(From the Jewish Federations of North America (JFNA) about how to make the most of your year-end giving.)
Year-end is an opportune time to consider financial and tax planning strategies. The enactment of the 2017 tax cut legislation last December makes year-end planning this year more important than ever. The tax cut legislation effected significant changes, such as lowering tax rates and, at the same time, reducing or eliminating some tax deductions, credits, and exclusions. Taken together, these changes could dramatically impact your tax liability for the year. As a result, we encourage you to review your withholding and estimated tax payments before year-end to ensure there are no surprises when tax returns are filed on or around April 15th.
Income Taxes: Last year’s legislation retained the seven tax brackets that apply to individual income but lowered the top tax rate to 37 percent. In addition, the legislation lowered rates for several of the middle-income tax brackets. These rate changes will produce a lower effective (or average) tax rate for many, but due to changes in the way that taxable income is calculated (see below), your total tax bill may not go down.
Perhaps the most significant change in the new tax law is the doubling of the standard deduction and the elimination of personal exemptions. For 2018, the standard deduction nearly doubles to $12,000 for individuals and $24,000 for married couples filing jointly. At the same time, a number of commonly-claimed itemized deductions have been reduced or eliminated, with the most important being the imposition of a $10,000 limit on state and local taxes for both individuals and married couples. The itemized deduction for home mortgage interest is retained (although generally limited to loans of $750,000 or, if you are married filing separately, $375,000) as is the charitable contribution deduction. As a result, it is expected that the number of taxpayers who will itemize their deductions will fall dramatically from approximately 33 percent of all filers to less than 10 percent. It is imperative that you compare the total amount of itemized deductions available to you under the new law with the increased standard deduction amount. Year-end planning decisions can turn on this comparison.
Bunching: If you claimed itemized deductions in the past, you may now want to consider “bunching” those deductions into one year in order to exceed the standard deduction amount and claim the standard deduction in other years. Perhaps the easiest itemized deductions to bunch are for charitable contributions. One way to accomplish this is to combine tax-deductible contributions that would otherwise be given in two or more years into one. Another 2017 tax law change that increased the annual cap on cash contributions to charity from 50 percent of adjusted gross income to 60 percent can make “bunching” even more attractive.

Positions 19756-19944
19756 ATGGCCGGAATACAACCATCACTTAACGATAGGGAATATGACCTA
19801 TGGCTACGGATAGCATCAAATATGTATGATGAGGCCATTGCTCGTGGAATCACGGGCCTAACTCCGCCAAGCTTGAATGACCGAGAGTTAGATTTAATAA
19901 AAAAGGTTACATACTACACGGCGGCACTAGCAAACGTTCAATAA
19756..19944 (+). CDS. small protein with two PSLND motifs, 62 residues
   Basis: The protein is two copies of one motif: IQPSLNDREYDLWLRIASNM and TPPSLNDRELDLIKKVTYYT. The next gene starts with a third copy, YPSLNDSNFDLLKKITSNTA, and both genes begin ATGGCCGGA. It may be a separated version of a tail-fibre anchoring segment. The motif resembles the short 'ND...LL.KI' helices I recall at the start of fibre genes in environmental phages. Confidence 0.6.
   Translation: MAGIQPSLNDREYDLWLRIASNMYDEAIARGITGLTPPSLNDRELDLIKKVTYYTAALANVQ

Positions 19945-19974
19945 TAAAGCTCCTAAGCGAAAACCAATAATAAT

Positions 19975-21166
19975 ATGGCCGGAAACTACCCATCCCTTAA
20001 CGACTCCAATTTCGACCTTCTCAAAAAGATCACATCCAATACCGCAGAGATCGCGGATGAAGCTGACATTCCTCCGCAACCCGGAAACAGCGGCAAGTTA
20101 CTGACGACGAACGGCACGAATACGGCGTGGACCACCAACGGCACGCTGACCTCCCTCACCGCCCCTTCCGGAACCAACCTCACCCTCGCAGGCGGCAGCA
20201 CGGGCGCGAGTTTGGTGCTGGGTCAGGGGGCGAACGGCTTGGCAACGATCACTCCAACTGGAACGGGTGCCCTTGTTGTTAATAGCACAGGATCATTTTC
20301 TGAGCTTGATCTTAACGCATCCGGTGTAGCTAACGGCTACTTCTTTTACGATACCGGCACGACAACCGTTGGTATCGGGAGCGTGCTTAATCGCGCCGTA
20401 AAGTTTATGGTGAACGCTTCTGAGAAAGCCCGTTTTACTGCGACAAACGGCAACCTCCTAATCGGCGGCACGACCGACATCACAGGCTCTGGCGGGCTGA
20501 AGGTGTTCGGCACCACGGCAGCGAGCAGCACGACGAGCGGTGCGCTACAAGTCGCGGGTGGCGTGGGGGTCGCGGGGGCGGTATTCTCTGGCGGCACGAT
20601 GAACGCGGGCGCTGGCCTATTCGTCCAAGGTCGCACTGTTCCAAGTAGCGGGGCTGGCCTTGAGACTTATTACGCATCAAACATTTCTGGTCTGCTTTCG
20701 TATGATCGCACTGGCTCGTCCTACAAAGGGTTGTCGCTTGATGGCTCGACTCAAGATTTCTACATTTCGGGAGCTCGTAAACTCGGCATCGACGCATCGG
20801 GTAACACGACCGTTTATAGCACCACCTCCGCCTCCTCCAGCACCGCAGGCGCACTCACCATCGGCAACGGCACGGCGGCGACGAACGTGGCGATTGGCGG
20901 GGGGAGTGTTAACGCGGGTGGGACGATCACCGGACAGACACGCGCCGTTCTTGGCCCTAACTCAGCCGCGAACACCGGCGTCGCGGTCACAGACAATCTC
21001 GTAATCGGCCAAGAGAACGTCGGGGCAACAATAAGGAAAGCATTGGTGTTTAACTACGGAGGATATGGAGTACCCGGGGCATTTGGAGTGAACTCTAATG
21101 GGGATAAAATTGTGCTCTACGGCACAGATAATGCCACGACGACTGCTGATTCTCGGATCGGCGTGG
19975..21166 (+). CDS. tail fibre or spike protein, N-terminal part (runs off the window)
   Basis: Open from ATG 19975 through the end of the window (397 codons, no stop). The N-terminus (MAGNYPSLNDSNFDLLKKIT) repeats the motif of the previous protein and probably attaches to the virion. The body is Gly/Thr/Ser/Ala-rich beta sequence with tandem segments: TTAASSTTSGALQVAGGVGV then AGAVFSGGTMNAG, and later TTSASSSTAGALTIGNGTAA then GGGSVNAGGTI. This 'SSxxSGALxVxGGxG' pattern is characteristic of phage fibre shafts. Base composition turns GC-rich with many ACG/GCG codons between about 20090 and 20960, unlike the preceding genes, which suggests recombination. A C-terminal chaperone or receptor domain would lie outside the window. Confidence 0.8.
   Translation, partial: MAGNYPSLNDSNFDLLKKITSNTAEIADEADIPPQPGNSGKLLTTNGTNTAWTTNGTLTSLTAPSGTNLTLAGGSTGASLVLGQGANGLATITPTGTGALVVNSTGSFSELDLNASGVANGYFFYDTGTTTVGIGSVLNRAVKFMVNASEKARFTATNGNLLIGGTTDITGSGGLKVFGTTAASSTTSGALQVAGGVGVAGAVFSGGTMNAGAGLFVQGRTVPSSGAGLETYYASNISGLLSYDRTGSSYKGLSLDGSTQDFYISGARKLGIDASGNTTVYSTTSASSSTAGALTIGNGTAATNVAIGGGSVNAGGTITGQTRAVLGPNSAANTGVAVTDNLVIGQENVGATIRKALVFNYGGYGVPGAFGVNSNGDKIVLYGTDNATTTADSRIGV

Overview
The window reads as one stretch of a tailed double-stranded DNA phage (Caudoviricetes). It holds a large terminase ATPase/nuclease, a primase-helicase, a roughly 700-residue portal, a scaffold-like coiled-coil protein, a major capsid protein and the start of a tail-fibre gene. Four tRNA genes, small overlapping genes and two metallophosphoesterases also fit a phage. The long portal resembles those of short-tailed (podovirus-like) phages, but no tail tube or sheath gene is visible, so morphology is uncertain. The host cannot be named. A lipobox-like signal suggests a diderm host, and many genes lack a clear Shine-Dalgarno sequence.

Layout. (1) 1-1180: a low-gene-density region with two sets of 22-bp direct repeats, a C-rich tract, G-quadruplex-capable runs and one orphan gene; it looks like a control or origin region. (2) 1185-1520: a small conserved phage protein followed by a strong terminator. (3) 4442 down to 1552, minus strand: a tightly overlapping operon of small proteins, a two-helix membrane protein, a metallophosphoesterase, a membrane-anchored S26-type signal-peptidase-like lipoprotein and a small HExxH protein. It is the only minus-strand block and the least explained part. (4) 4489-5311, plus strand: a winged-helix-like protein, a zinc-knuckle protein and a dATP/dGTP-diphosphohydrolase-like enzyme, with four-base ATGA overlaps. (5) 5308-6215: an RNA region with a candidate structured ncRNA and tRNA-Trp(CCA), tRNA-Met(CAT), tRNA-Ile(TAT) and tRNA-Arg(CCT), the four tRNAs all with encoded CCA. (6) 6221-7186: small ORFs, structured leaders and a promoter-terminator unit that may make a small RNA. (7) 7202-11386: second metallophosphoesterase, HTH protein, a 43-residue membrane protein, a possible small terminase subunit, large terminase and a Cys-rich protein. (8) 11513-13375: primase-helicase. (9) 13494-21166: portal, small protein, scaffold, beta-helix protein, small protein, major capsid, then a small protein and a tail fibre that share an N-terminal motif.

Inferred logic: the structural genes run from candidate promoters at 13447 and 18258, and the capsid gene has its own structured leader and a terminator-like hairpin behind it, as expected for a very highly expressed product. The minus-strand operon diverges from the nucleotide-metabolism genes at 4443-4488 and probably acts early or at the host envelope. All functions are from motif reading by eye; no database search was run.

Investment Assets: Year-end is an opportune time to review your investment portfolio and consider timing the recognition of capital gains and losses for assets held long-term - more than one year - and short-term. The top income tax rate on long-term capital gains remains at 20 percent. ( a 3.8 percent tax on net investment income could also apply). Part of your capital asset review could be consideration of a gift of appreciated securities to charities. You can avoid paying any capital gains tax on the value of securities transferred to the Federation/Foundation, and you may be able to receive a charitable contribution deduction for the full fair market value of the securities at the time of the gift.
IRA Charitable Rollover: Over the past ten years, many individuals over age 70 ½ have utilized the IRA charitable rollover to transfer up to $100,000 each year from their IRAs directly to public charities, such as the Jewish Federation. Qualifying direct distributions may count against the minimum required distribution amount. (Note: transfers to DAFs, supporting organizations, and private foundations do not qualify for this tax benefit.) An IRA Charitable Rollover is not deductible, but because it is not included in gross income, the net effect may be the same as it would have been had you made a charitable contribution. As a bonus, you do not have to itemize to get the tax benefit of your gift, so you can still claim the higher standard deduction under the 2017 tax law changes.
Estate Taxes: Several provisions in the 2017 tax law operate to provide new opportunities for estate and gift tax planning and encourage lifetime giving to family members and others. The estate tax exemption amount has doubled to over $22 million for married couples, greatly reducing the number of estates that will be subject to tax. The annual gift tax exclusion has been increased to $15,000 per recipient, ($30,000 if the spouse joins in the gift). The bottom line is that this is an opportune time to review estate planning documents including trust agreements and wills.
Should you have any questions regarding your gift to Federation, please contact Marci Gordon at 408-357-7503. Thank you for all you do to support the Jewish Federation of Silicon Valley.
This letter is for informational purposes only and should not be construed as legal, tax or financial advice. When considering gift planning strategies, you should always consult with your own legal and tax advisors.